WASHINGTON–The Armenian National Committee of America-Western Region is pleased to report that human rights advocates from all over the western United States traveled to Washington to participate in "Advocacy Week 106" from
Monday, December 3 through Friday, December 7. The Armenian Genocide resolution (H. Res. 106) passed through the House Committee on Foreign Affairs on October 10, 2007 by a vote of 27-21 despite unprecedented opposition by President Bush and other facets of the administration, including current and former high-ranking cabinet officials from the Departmen’s of State and Defense.
"We have seen scores of constituents expressing deep concerns over the inaccurate, misrepresented and distorted nature of media coverage on the resolution in October," stated ANCA-WR Executive Director Andrew Kzirian. "These human rights activists traveled to Washington to help set the record straight and remind Members what the resolution is really all about–ending the cycle of genocide and not succumbing to Turkey’s denial," he added.
Convening at the ANCA’s Washington headquarters, constituents from Idaho, Arizona, Texas and California conducted over 150 meetings on Capitol Hill with Members of the House and Senate. Although not usually in session at this time of year, Congress will likely convene well into December to address various pieces of appropriation legislation. Constituents viewed this extra time in session as an opportunity to help raise awareness of recent developmen’s regarding the resolution and the Turkish government’s denialist activities.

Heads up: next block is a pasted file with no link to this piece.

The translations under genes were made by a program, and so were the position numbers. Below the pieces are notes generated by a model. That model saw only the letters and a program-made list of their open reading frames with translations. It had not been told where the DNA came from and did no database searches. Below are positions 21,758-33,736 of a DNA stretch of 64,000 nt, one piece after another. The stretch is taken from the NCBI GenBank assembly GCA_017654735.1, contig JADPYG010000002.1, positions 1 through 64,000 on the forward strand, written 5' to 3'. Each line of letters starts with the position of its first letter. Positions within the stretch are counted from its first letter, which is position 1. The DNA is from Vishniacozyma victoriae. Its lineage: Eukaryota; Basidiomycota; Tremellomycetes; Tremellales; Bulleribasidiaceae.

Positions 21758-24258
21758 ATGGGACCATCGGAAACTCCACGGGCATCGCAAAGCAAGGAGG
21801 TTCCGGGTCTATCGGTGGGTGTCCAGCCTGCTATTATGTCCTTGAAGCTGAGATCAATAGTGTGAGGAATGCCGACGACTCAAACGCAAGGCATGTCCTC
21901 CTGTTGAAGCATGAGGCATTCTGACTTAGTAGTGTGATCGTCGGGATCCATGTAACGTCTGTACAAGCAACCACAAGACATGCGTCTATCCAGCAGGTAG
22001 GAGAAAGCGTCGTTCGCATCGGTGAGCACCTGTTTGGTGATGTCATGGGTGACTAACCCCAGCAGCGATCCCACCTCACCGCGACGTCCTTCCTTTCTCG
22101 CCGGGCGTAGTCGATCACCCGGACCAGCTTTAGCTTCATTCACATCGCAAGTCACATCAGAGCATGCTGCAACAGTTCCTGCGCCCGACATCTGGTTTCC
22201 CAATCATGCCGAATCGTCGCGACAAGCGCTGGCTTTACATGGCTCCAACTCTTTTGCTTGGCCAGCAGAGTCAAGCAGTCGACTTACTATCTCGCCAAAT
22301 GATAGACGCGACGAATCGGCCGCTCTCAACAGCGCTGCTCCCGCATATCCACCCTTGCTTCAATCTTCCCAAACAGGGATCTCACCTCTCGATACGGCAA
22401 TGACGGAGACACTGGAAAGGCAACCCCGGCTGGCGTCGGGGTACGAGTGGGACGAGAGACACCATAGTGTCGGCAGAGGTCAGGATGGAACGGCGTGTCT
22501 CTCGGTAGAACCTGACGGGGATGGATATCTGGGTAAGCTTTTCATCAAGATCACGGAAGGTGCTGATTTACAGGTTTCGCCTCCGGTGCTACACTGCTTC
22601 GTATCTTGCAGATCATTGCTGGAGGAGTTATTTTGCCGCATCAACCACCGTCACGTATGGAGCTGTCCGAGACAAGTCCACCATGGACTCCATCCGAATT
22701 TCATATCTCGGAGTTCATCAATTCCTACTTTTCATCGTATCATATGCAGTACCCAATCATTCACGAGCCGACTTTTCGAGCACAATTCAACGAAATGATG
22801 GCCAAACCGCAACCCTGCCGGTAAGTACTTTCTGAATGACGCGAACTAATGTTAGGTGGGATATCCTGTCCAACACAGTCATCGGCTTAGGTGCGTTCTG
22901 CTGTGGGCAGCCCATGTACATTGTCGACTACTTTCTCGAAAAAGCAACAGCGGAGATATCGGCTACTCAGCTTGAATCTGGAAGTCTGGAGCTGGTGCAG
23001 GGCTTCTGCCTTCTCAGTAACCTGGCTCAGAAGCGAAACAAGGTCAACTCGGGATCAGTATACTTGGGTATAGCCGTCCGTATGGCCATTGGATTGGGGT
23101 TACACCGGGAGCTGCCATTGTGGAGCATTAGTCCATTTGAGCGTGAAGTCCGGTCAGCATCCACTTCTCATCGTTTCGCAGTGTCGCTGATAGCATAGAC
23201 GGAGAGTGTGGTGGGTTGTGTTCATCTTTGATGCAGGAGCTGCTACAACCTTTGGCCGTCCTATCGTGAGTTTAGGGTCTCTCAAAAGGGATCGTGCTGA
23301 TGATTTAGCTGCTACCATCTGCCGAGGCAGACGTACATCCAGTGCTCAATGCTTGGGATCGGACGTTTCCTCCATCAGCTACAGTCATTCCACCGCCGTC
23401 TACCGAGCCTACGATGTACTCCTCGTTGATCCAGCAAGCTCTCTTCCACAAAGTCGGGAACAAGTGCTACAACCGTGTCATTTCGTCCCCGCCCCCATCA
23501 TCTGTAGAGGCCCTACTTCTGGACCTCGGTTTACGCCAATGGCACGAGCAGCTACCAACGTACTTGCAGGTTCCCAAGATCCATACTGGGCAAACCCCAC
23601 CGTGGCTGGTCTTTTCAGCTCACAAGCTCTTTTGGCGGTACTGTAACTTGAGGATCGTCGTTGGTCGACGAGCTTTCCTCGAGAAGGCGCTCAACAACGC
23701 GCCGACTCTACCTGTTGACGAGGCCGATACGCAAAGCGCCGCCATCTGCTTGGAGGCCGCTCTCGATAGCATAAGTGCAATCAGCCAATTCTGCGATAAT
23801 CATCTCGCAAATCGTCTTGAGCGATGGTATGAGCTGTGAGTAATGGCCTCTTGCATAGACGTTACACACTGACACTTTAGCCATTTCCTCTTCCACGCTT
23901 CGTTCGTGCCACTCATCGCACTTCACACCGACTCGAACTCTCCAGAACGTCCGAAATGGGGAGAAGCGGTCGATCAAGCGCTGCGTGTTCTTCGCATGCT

John Kazian of Kuna, Idaho attended meetings with members of the Idaho delegation in the House and Senate, and also joined activists at numerous other meetings with other districts. A veteran of the Korean War and a child of Armenian Genocide survivors, Kazian relayed his unique perspective on what Congressional recognition of the Armenian Genocide represents in the context of perceived and coerced national security threats. "Turkey will do what it wants–and that is what it has been doing resolution or not," stated Kazian. "Congress passing this resolution symbolizes a strong sense of closure for survivors and their descendants–tolerating denial constitutes the last stage of genocide and we must address this," a passionate Kazian added.
Vatche Hovsepian and Taleen Asadourian of Houston, Texas conducted over twenty meetings with Members of the Texas delegation. Hovsepian, as Texas ANC Chairman and Asadourian, as a leading activist at the University of Texas–Austin updated offices on local activities and development, focusing on the need to pass H. Res. 106 and work toward ending the cycle of genocide. "We are pleased to work with Members of the Texas delegation in raising awareness on this important human rights bill," stated Hovsepian. "Turkey’s destabilizing activities in Iraq are occurring regardless of the timetable for scheduling a vote on H. Res. 106," Asadourian added.